Harpreet, I just want to say well, that evaluation report is amazing. Not because it's coming from my colleagues truly. As in my role, I have to make sure that all of our members understand where we're going, where we're coming from, their needs, their request. And really truly the report encompasses like Harpreet mentioned, not just the needs that we have, but the work that we're doing.

I know they've even included success stories in the report of each program area. I think part of this came from just a compilation of our needs as a consortium. So we knew that whatever has-- what was working in the past was working. We know we have content experts and in our different program areas and passionate members that are not only advocating, but implementing this work and these resources and services for students.

But as the CAEP outcomes came from the state down to our region, we realized that we didn't have a very descriptive or step by step process. And making sure that we're maximizing those funds again it's a funding cycle. So we had to strategize on learning on how to best work our strategies to make sure to continue to receive the funding that is necessary. Again, to continue to provide those services for our students.

So that that's where the idea emerged from and maximizing aligning and reshaping our toolkit to continue to provide services to our adult learners in our region. And as a team mentioned, they went ahead and uses it as a sample to our colleagues and on a statewide level. So again, I a research team can email you these toolkits as well they are available in our caladulted.org website.

And we are all in this together. We know the challenges that have emerged, not only due to the student funding formula, but also our current situation with COVID and our budget cut. So we're trying our best to help ourselves in our region, but also share this knowledge and use it as you fit, as it fits, or as you need it. Or it may be just an idea of a creation for something that you really need to create for your own consortium.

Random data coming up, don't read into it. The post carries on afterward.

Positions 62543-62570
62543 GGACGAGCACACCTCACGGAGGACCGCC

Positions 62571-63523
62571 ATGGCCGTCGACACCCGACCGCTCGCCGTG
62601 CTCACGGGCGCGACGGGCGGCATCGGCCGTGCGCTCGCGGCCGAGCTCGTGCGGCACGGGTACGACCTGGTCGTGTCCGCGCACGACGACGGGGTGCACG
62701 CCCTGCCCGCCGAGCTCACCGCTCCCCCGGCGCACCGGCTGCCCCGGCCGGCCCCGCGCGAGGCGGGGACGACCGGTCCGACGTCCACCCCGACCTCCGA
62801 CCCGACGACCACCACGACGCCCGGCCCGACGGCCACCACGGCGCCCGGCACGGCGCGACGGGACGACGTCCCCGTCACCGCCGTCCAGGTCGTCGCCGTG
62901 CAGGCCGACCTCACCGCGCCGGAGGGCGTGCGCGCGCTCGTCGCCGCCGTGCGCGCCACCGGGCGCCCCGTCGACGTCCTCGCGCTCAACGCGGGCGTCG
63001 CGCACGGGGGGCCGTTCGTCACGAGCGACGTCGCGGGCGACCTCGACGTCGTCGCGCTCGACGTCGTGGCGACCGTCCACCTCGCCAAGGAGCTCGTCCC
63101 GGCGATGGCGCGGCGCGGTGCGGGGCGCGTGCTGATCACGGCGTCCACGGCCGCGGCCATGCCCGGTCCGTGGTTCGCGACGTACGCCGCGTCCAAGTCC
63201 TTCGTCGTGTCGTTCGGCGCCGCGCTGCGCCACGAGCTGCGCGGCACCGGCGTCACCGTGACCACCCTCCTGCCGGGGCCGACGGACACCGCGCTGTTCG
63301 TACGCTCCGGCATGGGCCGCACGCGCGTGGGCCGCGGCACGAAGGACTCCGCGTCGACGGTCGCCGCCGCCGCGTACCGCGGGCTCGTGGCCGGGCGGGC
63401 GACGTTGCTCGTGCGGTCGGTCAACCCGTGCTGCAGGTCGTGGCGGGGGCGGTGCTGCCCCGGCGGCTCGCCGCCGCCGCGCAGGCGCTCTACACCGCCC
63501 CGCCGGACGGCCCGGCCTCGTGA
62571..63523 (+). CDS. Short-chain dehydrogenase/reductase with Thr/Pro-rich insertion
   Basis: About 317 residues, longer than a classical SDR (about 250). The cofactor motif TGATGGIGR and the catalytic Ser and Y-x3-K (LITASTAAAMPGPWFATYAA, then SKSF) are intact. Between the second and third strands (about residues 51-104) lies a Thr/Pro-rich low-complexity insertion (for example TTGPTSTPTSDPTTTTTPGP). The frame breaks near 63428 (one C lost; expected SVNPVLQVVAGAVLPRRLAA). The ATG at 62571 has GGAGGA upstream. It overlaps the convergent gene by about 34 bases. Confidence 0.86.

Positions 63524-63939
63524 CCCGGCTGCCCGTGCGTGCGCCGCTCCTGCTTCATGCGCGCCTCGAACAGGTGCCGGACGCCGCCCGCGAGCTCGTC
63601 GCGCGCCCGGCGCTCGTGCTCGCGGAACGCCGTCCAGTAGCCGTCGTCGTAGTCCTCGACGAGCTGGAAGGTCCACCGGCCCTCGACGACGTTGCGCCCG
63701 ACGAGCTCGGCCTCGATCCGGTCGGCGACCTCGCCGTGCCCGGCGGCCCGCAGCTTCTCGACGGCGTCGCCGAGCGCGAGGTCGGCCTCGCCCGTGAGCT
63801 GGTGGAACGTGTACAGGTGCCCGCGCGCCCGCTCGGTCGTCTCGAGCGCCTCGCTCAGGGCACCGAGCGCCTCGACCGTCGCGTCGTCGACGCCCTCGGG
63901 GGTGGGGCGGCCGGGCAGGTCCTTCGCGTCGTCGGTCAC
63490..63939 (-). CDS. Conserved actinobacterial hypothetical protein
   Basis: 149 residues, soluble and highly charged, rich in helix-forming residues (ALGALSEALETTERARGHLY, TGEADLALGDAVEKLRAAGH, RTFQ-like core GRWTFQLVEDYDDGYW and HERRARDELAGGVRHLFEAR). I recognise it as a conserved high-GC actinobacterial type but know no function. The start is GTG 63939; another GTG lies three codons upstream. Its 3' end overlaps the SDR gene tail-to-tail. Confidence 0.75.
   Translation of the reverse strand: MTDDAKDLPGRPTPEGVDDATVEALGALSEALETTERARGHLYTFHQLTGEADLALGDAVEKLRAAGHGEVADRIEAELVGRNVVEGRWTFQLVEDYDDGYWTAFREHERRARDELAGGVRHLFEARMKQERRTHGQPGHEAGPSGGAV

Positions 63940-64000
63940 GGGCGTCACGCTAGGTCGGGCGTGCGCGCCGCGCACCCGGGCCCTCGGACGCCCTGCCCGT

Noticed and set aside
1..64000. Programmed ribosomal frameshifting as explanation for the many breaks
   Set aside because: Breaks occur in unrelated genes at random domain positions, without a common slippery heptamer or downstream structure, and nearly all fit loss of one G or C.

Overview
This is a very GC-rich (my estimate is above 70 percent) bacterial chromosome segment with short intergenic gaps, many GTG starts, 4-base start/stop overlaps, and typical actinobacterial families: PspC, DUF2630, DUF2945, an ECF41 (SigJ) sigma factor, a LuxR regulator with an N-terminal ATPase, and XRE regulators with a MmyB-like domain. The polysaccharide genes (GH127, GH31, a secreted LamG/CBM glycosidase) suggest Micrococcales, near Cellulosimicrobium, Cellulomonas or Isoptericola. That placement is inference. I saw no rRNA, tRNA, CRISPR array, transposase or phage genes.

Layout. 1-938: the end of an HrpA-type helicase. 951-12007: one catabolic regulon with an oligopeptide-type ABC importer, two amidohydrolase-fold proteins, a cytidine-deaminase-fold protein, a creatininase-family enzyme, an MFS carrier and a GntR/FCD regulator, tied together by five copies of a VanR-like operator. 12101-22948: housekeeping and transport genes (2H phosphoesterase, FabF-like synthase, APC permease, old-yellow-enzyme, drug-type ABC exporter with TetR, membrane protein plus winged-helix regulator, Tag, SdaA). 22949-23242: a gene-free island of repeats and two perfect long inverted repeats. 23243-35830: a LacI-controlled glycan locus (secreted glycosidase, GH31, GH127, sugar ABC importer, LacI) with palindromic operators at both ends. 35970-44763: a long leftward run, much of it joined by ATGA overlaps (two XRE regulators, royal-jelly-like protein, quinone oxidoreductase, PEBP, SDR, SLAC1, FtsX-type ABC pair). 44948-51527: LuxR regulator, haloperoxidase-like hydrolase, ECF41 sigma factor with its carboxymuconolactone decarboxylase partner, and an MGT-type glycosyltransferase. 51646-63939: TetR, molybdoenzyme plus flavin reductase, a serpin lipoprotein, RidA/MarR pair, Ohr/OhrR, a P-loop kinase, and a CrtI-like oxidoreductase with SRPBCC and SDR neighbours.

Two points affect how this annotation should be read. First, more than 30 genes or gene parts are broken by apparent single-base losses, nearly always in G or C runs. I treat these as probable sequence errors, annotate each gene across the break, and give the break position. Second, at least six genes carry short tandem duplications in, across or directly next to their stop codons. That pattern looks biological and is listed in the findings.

So with that being said, we're going to open up to questions and hope that we can answer them. And if we can't, we'll probably take down your information and address it at a later time.

Again, we want to thank everyone for joining us. And I want to thank my partner, in this case, NOCE research team, good team, for doing such a great work. And really hearing our consortium members and listening to their needs, their challenges, and putting it together in a very comprehensive manner. So yeah, we're going to open up the chat room or the next step to be able to address your questions.

So we have a question and they're saying, who spearheaded this effort when it was first designed? So oh--

Go ahead, Dulce.

--so one of the things that we do, we want to give a shout out to Greg from onset because a couple of years ago there was an intent to do an evaluation, and we were just launching-- not launching, but we were still wrapping our heads around exactly what was being implemented, what these processes were, what data was being collected. Data collection was not centralized. The individuals who collected data did not necessarily-- were not part of the research team.

So a lot of things had to happen in-- a lot of other puzzle pieces kind of had to fall into place for this to actually start to launch. So I definitely-- we want to recognize the work that Greg had done. And we really used it as a foundation to be able to see OK, where do we need to look at, how do we start having these conversations.

And then-- so I'll give a little bit of history-- there was a little bit of transition in terms of personnel with the consortium. At that point, data collectors moved into the research department and then we started having these conversations of OK, what does data collection look like? How can we make it consistent?

And I think it was an ongoing conversation between consortium members and the research department, and then in collaboration were like OK, we got to develop these tools. OK, now we got to ask about goals and objectives. Now, we got to outlay all of these things that are happening because there's all these puzzle pieces. How can we display it in a visual manner so everybody can see how their role or what is their role in all of this?

So I don't know if I could give it like one particular individual that spearheaded this. But it was really a collaborative effort and ongoing conversations. As you could see just from our timeline, this was more than a year in the making and it's a continuous evolving effort that we try to embrace as much as we can.

Yeah, now I agree. And just to let you know, we have a very collaborative consortium. We have great members that understand that we need to continue evolving. And really we're open-minded in absorbing the information about the CAEP outcomes and how we were merging from-- we're going from and to a student-based funding formula. And understood that data was going to be much more integrated and needed for us to continue to receive the funding that is necessary for student success.